No people are not reading too much into it.

      1. Anonymous Coward
        Anonymous Coward

        @ SuccessCase

        I believe when this was stated, "I think everyone's reading too much into this", it was implied that a multiple tier discovery for motive is not needed, because the answer is in front of our face.

        Also, when you think of "other's motivation", are the "other's" corporations that are indistinguishable from your own personal life, or every personal life? Are corporations the same as people?

        Also, I don't see this as a question of shareholder relationships. When a government forces you to do something, either everyone is on board (including shareholders), or everybody is overboard. To me, that is a serious problem of citizens, corporations, all non-government entities loosing control. Seems like Communism, but anymore, I'm not sure if a little of that is really a bad thing. However, what I do know is that I'm not seeing bombs blowing up over my town (yet, I guess).

        There's a certain indescribable feeling of bombs blowing up around you. To date, our Western governments have been doing a great job of keep civilians unfamiliar with that feeling.

        1. John H Woods Silver badge


          "To date, our Western governments have been doing a great job of keep civilians unfamiliar with that feeling."

          And my tiger-repellent key-fob has also proven to be pretty effective.

          1. Anonymous Coward
            Anonymous Coward

            Re: What?

            " tiger-repellent..."

            With the last name of "Woods", I wouldn't of thought you'd be that afraid of pussy.

            1. DF118

              Re: What?

              Wouldn't HAVE.


    3. John H Woods Silver badge

      Reading "too much" into it ... ?

      John Tserkezis: "I think everyone's reading too much into this"

      The definition of a warrant canary is a statement whose amendment or removal IS a message. So either you are saying that the initial statement was not a warrant canary, or that it was and it has been triggered accidentally (e.g. by someone amending the wording with a different purpose than sending the message).

      I think both of these are unlikely. If the statement were not a warrant canary, why would it have been so specific in its wording? If it were a warrant canary, who would have been authorized to change the wording who wouldn't also have known they shouldn't remove the original highly specific wording?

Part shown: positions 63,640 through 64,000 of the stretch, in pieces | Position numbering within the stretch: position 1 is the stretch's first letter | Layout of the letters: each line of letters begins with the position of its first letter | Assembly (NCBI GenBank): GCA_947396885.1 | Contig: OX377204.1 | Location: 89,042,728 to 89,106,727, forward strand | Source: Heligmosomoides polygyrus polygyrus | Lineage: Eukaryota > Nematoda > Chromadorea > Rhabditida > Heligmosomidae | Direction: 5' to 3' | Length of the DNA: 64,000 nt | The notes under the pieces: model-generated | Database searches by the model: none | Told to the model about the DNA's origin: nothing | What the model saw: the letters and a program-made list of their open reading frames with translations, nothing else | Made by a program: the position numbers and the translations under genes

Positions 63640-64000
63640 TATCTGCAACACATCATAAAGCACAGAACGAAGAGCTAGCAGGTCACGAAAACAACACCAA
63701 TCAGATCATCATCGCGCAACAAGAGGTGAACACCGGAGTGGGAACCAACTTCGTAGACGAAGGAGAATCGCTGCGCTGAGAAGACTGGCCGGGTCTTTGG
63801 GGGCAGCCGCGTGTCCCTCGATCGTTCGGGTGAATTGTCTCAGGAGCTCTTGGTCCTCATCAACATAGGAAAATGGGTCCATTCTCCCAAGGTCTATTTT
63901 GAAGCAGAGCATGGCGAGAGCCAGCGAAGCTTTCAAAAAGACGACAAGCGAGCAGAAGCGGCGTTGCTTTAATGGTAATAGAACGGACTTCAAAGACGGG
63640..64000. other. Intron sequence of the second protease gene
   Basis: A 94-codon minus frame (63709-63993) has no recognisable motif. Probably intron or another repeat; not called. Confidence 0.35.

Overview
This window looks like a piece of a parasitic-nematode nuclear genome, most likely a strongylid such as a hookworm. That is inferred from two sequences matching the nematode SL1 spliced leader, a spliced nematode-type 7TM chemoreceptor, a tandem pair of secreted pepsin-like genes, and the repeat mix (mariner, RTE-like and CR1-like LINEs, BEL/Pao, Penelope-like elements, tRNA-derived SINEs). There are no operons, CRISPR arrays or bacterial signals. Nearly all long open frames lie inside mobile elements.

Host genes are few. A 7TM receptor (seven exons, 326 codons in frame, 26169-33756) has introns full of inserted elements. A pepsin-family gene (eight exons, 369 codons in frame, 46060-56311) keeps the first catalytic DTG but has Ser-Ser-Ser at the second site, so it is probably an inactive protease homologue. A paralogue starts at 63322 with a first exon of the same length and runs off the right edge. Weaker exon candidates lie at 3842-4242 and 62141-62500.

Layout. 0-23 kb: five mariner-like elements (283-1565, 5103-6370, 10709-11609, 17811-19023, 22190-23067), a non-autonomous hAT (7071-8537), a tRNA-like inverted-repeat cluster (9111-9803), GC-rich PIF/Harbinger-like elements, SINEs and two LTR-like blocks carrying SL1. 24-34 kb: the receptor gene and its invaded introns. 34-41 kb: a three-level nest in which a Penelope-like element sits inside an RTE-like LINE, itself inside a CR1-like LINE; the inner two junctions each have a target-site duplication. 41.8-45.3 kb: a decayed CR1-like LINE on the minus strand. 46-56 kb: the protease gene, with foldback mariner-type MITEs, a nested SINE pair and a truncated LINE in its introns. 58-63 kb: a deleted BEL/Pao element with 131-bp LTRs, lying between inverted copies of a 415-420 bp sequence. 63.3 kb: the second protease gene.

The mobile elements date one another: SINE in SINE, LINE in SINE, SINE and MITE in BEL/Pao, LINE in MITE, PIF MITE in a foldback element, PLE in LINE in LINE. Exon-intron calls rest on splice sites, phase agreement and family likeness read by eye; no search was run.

"How often have I said to you that when you have eliminated the impossible, whatever remains, however improbable, must be the truth?" said someone or other...

  2. Notas Badoff

    How to win friends...

    a) What would be the costs of a lengthy battle with the US govt over this issue. $100's millions.. $n billions?

    b) What would be the public benefit to the company from this battle?

    c) Profit!!!!

    This just seems like a slamdunk to me. No matter what the outcome, their bottom line has to increase. Shoot, they can even take the legal costs off on their taxes, right? They have to be hoping the government steps over that line.

    (Heck, it might even make me like them!)

    1. Anonymous Coward
      Anonymous Coward

      Re: How to win friends...

      You don't seem to understand what governments are empowered with. Apple can in no way challenge the U.S. government on this AND come out on top. And this isn't because Apple is bad, or because the U.S. government is bad, it's because governments, not just the U.S. government, have real power and needs to protect real people (No matter what some think sadly, iO6 < PEOPLE).

      On a side note, I would LOVE to see Apple challenge the U.S. government on it's intelligence...LOVE IT!!

      P.S. Not a Apple fan.

      1. WonkoTheSane

        Re: How to win friends...

        I call OXYMORON. You used government & intelligence in the same sentence!

      2. Anonymous Coward
        Anonymous Coward

        Re: How to win friends...

        > Apple can in no way challenge the U.S. government on this AND come out on top

        Lets play devils advocate, you have a company with more money than the GDP of a small-medium sized country. If Apple really wanted too they could fight this for years, making life very uncomfortable and expensive for the US Government and Intelligence services. Then if these entities decided to get really nasty and trying to rack up massive fines etc, then they would have the PR disaster of bankrupting one of the worlds "most loved" cults companies.. which I doubt any politician (or administration) could survive, it would make the Public enemy number 1!

        Back in reality, this would never happen as bottom line is Apple only has 2 interests, Money and Shareholders!